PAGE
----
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Essential Question #3: What problems arise as a result of human activity disrupting the carbon cycle?

There are several problems that arise as a result of human activity disrupting the natural carbon cycle. The biggest problem is the excess pools of carbon in the atmosphere cause the Greenhouse Effect. This effect is when human activity creates more carbon than the atmosphere is able to absorb and disperse through reservoirs that balance out the gasses in the atmosphere. The large pools of carbon have the effect of glass in a greenhouse and trapped the carbon and cause the temperatures of the Earth to rise. When the temperature rises, more humans die from heat-related illnesses, more droughts happen and farmers cannot grow enough food to feed their people. Another problem is more acid rain occurs and pollutes water supplies and animal, plant, and human ecosystems that depends on these water supplies will die. Finally, humans and animals will have to change their entire way of life in order survive the climate changes being brought on by human disruption of the carbon cycle. In some cases millions or even billions of people may not be able to adapt to climate change and will die.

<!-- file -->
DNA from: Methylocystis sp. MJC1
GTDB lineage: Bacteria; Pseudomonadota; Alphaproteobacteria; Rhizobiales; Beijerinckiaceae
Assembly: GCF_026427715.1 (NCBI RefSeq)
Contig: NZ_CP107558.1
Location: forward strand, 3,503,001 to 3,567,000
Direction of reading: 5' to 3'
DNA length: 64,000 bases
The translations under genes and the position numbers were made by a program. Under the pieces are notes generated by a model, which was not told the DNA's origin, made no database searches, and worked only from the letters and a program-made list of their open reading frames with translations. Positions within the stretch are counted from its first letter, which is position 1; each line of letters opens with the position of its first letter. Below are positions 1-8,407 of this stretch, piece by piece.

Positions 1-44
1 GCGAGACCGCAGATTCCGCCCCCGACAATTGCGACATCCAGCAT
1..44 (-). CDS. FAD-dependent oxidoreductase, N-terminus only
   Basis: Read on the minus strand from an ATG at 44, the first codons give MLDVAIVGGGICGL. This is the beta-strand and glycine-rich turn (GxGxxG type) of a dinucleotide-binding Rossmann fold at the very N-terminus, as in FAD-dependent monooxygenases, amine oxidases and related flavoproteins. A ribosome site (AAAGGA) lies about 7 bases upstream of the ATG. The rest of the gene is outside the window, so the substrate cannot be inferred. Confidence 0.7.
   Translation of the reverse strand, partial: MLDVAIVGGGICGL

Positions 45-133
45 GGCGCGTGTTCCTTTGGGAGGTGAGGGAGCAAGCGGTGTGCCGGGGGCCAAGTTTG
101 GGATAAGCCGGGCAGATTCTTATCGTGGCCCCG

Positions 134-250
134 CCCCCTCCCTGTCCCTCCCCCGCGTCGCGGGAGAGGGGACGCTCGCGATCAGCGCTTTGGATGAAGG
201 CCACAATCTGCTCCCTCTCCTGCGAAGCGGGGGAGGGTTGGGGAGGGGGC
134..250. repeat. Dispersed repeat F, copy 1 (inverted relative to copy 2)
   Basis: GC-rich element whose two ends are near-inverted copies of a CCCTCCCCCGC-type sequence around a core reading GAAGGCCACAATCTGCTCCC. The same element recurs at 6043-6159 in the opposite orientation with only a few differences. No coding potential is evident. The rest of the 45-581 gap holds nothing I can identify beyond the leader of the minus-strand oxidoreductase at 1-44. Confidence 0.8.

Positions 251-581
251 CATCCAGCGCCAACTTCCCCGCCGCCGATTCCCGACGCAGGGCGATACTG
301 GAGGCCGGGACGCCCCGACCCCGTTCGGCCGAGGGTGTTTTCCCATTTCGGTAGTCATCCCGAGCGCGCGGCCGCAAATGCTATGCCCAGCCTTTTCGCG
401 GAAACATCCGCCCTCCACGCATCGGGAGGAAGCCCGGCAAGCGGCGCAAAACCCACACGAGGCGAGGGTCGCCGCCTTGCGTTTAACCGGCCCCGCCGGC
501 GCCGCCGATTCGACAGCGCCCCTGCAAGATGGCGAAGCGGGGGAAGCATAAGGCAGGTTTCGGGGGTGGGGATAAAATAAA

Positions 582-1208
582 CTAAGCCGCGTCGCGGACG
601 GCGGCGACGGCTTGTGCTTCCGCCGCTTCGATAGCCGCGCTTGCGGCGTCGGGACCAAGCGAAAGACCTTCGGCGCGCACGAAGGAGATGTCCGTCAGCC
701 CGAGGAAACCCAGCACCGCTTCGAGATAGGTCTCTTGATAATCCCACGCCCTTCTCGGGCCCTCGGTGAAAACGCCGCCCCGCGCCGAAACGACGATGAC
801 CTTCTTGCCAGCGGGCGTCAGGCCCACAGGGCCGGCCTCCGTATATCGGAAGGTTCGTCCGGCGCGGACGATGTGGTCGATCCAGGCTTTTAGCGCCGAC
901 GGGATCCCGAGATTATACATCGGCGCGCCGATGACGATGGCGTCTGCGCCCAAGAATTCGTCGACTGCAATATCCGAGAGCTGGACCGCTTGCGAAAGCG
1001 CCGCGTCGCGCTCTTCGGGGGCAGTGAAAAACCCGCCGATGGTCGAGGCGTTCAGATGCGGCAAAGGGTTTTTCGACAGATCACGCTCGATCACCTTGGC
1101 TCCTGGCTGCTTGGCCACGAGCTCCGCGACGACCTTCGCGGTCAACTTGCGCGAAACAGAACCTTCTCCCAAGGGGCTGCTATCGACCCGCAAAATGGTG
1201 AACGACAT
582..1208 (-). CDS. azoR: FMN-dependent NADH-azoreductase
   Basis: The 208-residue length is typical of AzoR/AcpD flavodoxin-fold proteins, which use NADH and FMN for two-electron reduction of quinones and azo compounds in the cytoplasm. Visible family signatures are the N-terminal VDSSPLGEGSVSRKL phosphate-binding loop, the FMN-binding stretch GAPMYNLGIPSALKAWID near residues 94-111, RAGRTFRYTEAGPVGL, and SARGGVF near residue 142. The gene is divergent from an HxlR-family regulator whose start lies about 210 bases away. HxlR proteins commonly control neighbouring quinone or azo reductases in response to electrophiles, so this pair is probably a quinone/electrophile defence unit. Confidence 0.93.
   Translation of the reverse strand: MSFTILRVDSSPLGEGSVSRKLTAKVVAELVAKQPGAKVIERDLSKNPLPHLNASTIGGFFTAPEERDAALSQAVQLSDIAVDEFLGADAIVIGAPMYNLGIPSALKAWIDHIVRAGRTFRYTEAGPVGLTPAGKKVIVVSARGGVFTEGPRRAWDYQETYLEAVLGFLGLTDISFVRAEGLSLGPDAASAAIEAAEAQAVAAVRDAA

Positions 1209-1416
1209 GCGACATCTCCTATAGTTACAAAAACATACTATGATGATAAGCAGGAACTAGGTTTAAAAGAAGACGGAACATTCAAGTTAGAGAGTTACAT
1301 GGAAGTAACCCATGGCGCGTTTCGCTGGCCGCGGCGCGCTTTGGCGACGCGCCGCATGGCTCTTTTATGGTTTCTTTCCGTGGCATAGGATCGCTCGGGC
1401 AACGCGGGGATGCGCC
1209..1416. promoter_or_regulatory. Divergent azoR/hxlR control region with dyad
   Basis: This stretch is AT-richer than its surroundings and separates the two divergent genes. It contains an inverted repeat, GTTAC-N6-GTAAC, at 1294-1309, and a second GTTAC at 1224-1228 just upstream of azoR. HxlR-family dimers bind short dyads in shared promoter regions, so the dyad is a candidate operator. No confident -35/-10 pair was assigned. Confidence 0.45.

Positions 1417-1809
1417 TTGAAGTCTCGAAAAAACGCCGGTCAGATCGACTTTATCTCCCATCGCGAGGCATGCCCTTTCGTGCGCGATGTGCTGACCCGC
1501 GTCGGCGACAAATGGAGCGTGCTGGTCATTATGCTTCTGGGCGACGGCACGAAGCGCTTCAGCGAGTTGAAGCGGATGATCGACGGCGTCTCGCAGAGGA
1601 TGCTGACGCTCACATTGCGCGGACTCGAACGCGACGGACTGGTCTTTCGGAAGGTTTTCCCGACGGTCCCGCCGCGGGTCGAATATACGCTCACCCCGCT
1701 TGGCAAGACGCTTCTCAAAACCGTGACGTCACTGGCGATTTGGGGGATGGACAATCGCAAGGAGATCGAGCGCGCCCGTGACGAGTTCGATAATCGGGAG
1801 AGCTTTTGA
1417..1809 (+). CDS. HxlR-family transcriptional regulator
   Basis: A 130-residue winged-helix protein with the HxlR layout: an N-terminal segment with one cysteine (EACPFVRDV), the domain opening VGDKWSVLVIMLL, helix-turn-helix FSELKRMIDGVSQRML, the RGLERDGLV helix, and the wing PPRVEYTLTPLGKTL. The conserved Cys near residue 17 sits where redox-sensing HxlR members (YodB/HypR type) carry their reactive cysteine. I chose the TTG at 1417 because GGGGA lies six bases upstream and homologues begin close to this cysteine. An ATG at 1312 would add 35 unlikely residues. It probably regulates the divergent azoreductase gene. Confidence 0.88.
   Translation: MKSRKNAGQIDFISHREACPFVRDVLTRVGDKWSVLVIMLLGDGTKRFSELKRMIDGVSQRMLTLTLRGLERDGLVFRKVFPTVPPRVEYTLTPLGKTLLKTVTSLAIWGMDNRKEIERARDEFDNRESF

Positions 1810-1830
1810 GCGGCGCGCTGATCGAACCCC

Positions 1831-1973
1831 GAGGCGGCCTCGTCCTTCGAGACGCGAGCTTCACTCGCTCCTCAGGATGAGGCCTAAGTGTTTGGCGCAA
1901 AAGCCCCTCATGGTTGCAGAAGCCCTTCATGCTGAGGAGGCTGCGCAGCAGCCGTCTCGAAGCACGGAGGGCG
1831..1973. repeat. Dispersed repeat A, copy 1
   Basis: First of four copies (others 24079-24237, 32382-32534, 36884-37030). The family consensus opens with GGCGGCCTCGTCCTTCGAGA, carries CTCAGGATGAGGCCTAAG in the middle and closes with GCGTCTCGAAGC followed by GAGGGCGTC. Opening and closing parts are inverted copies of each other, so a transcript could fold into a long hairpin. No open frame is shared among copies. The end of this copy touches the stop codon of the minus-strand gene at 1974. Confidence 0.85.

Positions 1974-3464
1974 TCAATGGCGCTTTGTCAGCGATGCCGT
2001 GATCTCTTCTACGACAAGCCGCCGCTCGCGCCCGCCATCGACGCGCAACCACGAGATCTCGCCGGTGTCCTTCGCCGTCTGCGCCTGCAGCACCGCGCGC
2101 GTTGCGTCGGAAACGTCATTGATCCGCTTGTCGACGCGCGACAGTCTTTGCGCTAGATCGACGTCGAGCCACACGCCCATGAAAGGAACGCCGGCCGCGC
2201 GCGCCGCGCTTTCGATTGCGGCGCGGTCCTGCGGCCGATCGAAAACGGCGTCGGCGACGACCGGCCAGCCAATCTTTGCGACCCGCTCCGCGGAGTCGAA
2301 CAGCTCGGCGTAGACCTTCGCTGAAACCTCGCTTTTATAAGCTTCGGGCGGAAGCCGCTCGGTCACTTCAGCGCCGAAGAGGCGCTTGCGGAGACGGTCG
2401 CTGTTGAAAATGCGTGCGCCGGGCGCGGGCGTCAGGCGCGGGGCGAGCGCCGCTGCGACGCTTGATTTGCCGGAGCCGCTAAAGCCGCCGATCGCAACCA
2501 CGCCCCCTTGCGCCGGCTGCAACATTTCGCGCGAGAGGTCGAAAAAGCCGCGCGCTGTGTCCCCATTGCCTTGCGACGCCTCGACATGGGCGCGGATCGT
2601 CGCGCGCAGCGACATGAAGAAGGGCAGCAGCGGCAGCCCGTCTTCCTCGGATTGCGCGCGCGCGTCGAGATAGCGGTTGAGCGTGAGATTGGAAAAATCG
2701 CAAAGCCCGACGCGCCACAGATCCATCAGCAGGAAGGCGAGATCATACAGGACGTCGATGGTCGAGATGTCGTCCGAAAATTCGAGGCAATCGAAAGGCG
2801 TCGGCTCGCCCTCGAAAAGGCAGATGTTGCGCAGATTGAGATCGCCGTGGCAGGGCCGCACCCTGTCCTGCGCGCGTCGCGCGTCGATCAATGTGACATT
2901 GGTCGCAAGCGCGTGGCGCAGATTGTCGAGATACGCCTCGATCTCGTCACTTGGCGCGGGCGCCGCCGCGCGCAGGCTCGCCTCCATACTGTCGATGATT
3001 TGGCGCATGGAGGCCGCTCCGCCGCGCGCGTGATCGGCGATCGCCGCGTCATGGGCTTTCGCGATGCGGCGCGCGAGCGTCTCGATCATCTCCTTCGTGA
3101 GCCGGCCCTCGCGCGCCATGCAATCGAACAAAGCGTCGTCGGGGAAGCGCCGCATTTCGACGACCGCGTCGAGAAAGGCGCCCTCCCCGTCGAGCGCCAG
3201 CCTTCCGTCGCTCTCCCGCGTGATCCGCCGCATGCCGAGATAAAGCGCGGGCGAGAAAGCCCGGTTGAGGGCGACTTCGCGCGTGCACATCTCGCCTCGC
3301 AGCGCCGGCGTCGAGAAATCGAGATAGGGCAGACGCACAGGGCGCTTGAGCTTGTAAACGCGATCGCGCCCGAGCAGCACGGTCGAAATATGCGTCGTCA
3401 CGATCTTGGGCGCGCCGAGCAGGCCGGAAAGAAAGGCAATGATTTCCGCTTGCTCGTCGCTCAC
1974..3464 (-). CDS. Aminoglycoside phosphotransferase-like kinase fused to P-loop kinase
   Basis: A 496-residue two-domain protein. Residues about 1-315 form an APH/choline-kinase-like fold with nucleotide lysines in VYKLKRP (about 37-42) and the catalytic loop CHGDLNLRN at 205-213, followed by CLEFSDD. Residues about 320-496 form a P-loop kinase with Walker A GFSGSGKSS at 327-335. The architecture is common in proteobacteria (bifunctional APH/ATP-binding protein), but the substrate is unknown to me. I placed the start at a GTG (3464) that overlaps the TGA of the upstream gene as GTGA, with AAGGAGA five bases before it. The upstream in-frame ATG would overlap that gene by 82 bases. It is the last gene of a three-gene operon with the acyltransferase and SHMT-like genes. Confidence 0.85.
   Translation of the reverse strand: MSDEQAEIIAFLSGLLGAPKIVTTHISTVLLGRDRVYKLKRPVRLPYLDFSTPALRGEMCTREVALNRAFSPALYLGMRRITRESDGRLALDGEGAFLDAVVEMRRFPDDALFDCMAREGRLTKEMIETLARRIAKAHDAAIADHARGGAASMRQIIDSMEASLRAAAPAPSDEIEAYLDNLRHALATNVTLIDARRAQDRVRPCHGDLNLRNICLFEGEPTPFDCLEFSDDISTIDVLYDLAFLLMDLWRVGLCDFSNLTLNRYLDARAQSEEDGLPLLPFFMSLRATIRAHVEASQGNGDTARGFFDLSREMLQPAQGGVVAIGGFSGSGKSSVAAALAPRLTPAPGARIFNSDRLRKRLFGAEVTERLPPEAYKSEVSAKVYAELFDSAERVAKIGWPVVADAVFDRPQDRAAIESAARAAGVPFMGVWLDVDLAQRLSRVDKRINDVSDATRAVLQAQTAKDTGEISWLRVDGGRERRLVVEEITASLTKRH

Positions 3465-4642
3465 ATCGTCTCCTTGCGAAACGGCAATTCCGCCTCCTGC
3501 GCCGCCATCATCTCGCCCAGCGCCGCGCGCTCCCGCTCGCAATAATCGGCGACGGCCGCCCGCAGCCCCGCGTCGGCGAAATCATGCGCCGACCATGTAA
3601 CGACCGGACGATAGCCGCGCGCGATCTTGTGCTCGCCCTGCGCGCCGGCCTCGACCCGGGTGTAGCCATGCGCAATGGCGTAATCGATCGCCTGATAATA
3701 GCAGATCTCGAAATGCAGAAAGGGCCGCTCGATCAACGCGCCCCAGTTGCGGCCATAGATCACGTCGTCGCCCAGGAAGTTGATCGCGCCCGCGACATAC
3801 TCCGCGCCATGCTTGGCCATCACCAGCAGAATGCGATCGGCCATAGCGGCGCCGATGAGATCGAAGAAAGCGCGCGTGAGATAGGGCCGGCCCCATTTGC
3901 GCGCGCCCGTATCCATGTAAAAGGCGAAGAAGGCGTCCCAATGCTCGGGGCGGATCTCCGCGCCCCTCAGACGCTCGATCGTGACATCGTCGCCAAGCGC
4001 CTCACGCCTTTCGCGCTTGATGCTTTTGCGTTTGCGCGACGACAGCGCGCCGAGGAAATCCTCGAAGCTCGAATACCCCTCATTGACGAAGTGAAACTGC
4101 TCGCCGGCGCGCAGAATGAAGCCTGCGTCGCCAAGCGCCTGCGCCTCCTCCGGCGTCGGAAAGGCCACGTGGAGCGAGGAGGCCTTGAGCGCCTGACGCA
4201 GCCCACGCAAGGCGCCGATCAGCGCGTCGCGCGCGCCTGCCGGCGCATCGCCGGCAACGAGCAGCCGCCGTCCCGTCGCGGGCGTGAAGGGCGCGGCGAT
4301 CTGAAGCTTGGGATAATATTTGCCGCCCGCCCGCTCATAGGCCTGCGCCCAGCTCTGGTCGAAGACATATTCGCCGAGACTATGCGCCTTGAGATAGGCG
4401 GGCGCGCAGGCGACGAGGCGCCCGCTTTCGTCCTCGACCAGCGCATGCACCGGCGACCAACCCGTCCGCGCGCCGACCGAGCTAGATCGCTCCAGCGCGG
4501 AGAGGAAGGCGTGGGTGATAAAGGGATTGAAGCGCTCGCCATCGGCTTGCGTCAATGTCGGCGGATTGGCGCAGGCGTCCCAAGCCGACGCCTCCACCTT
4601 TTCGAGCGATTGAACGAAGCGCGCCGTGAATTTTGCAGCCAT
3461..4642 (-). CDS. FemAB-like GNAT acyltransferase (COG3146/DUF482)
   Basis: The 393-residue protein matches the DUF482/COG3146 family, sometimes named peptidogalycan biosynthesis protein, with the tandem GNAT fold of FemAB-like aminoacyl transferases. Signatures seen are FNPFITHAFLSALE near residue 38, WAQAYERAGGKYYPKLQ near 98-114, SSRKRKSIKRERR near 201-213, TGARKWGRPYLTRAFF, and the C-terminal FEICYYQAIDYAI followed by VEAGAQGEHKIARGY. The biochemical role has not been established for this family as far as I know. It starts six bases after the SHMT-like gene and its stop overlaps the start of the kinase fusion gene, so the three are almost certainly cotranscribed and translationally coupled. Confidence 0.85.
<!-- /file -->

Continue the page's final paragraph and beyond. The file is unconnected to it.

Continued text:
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Essential Question #4: What actions would you recommend to a concerned citizen, to bring awareness to the problems, find solutions to the problems, or actively work to reverse the effects of the problems?

There are a few actions that concerned citizens can take to reverse the human affects on the carbon cycle. These actions are generally called reducing your "Carbon Footprint". The first is to use less carbon-producing energy sources. For example, you can install solar panels on your home, ride bikes or use public transportation. You can buy energy efficient light bulbs and only water your lawn ever couple of weeks. A second thing a concerned citizen can do is buy your power from companies that use alternative forms of energy. For instance some power companies use wind, solar and biomass as a certain percentage of their supply base and their customers wind up using less energy from fossil fuels. Finally, concerned citizens can write their congressman and elected officials and get them to enact legislation that funds more research into technologies that reduce our dependence on fossil fuels and reduces human carbon emissions.